A. §1983 Claims

Liberally construed, Plaintiff asserts claims under §1983 for unlawful arrest, excessive force, and unlawful policies. [See id. at 5-6, 8.] "To state a claim for relief under section 1983, [] Plaintiff[] must plead two essential elements: 1) that the Defendants acted under color of state law; and 2) that the Defendants caused [him] to be deprived of a right secured by the Constitution and laws of the United States." Johnson v. Knowles, 113 F.3d 1114, 1117 (9th Cir. 1997).

Even affording every benefit of the doubt, Plaintiff's §1983 claims amount to unadorned accusation. It is plausible that at least the Sheriff's Department Defendants, as law enforcement officials, acted under the color of state law. See Dang Vang v. Vang Xiong X. Toyed, 944 F.2d 476, 479 (9th Cir. 1991) ("generally, a public employee acts under color of state law while acting in his official capacity or while exercising his responsibilities pursuant to state law."). But exceedingly few facts are pled and no attempt is made to explain how any Defendant purportedly violated any of the array of statutes cursorily invoked. [See Doc. No. 1.] No facts are alleged regarding the circumstances that led to Plaintiff's arrest, why or how his van was impounded, what occurred during his arrest or confinement that might constitute any aspect of his claims, or how any of the Defendants were involved. [Id.] As such, the complaint fails to allege sufficient facts to support any cognizable legal theory and thus should be dismissed. See Cervantes, 656 F.3d at 1041. Still, because Plaintiff may be able to add allegations sufficient to state a claim, Plaintiff's §1983 claims are DISMISSED WITHOUT PREJUDICE.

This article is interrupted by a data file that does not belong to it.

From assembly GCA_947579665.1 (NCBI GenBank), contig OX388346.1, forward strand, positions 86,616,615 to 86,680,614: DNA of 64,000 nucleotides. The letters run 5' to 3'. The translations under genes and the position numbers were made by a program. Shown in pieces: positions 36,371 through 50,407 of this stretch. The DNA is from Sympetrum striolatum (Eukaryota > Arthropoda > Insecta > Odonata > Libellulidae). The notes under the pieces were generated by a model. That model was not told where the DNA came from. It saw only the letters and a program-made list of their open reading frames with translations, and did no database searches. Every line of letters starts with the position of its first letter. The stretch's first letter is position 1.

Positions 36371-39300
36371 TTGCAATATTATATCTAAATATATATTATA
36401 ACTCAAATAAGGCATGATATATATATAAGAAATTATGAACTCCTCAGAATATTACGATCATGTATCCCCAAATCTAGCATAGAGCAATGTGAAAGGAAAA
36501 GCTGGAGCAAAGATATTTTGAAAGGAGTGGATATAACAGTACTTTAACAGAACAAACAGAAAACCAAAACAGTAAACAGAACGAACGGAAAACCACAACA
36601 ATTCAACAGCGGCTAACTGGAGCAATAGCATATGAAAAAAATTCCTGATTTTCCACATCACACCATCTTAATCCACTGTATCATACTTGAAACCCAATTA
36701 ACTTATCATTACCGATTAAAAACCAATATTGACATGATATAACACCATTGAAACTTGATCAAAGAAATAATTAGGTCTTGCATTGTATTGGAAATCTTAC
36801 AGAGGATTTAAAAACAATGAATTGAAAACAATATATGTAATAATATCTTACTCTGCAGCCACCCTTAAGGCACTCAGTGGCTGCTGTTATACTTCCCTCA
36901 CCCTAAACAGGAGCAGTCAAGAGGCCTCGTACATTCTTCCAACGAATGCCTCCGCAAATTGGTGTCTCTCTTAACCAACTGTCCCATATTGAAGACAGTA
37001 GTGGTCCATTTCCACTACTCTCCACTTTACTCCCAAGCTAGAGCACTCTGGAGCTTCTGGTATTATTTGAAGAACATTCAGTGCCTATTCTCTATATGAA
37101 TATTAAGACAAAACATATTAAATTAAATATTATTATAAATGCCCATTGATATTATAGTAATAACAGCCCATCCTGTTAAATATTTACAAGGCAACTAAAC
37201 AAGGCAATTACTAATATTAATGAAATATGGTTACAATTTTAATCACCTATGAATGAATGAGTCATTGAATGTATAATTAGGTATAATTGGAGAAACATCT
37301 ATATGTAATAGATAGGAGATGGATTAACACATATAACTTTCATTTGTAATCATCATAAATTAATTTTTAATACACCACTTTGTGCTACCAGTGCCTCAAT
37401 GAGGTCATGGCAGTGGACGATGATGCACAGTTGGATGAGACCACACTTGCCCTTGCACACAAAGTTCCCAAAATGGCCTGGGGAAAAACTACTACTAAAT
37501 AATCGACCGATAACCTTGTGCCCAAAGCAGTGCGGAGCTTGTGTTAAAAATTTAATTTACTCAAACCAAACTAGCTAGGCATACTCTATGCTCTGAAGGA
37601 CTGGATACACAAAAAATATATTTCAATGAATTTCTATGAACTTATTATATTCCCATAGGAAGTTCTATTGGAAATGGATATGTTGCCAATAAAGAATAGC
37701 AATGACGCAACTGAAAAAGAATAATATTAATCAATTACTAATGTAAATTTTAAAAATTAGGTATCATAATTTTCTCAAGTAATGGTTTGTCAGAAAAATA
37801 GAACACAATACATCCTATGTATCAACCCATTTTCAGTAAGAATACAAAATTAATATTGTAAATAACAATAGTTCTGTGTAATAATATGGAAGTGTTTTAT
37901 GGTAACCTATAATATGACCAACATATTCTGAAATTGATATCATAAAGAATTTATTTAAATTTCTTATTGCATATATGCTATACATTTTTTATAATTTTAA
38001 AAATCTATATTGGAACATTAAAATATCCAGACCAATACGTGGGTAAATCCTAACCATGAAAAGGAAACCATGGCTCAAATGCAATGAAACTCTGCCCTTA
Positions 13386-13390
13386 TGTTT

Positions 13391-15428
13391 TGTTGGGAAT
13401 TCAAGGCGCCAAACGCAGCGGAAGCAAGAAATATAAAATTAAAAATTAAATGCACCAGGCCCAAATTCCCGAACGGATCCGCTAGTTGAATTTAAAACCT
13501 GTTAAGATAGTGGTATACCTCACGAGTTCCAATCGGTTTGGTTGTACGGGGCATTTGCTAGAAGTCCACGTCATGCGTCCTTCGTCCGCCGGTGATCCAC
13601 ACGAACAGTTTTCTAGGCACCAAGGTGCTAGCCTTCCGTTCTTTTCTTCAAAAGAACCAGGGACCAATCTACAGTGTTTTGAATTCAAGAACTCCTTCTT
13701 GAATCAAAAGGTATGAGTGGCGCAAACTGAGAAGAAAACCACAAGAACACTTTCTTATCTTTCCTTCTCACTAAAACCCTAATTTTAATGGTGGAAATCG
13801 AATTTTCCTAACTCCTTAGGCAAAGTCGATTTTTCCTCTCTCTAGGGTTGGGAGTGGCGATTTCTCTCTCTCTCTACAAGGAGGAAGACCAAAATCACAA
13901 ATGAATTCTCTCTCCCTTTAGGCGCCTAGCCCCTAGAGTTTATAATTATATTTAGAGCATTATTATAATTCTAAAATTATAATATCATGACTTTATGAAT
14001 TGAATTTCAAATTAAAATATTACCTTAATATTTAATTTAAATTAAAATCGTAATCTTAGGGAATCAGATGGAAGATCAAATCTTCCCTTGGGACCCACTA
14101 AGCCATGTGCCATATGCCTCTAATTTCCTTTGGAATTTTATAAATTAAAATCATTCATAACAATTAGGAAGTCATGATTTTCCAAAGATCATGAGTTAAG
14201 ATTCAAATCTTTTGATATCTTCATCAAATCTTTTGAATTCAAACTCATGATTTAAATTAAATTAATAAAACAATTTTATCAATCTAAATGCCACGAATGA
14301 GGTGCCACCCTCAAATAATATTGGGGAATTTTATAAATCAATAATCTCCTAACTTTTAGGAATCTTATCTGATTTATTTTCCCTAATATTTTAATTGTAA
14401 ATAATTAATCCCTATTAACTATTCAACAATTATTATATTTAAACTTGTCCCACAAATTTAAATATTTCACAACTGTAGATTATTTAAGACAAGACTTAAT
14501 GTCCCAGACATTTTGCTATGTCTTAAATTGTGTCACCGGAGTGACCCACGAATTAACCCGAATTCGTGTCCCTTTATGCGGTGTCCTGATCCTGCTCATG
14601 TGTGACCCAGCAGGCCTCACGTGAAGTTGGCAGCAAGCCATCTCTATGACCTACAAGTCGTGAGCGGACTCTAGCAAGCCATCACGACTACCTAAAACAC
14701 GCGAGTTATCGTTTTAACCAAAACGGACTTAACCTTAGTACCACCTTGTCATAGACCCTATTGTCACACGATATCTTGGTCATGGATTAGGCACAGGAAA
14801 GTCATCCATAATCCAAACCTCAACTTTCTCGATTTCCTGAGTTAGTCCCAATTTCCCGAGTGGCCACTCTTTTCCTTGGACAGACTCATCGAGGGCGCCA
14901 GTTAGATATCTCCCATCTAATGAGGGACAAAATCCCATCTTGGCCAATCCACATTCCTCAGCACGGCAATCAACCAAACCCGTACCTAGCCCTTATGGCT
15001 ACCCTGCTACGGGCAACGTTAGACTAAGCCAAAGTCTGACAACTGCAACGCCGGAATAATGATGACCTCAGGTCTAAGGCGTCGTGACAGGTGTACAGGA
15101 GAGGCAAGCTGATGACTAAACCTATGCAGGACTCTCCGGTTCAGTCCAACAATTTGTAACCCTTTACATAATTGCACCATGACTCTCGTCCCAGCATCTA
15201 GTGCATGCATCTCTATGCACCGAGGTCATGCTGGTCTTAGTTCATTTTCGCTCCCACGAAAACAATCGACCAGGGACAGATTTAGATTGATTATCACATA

B. Claims Under Criminal Statutes

Plaintiff also asserts claims under an array of criminal statutes. [See, e.g., Doc. No. 1 at 5-8 (invoking "Penal Code §999b, §667, §1170.12 and carjackers §215").] Generally, criminal statutes do not confer private rights of action, and thus any party asserting such a private right bears the burden of establishing its existence. Stupy v. United States Postal Serv., 951 F.2d 1079, 1081 (9th Cir. 1991) (identifying factors that may establish a private right of action conferred under a criminal statute). Here, all such claims "must be dismissed because Plaintiff has provided no authority or argument supporting his implicit contention that he may maintain a private right of action under th[ese] criminal statute[s]." Yeager v. City of San Diego Cal., 2007 WL 7032933, at *9 (S.D. Cal. June 1, 2007). Moreover, "[i]t is well settled that a private citizen may not use the courts as a means of forcing a criminal prosecution," Johnson v. Wennes, 2009 WL 1228500, at *4 (S.D. Cal. May 5, 2009) (citing United States v. Nixon, 418 U.S. 683, 694 (1974)), and thus "an individual may not bring criminal charges against someone by filing a complaint in this Court," id. (citing Aldabe v. Aldabe, 616 F.2d 1089, 1092 (9th Cir. 1980)); see also Diamond v. Charles, 476 U.S. 54, 64-65 (1986) (private individuals lack standing to assert criminal statutes). As no amendment could remedy these fundamental flaws, all claims based on the array of criminal statutes referenced in the complaint are DISMISSED WITH PREJUDICE. See Johnson, 2009 WL 1228500, at *4 (dismissing with prejudice private individual's attempt to state criminal claims).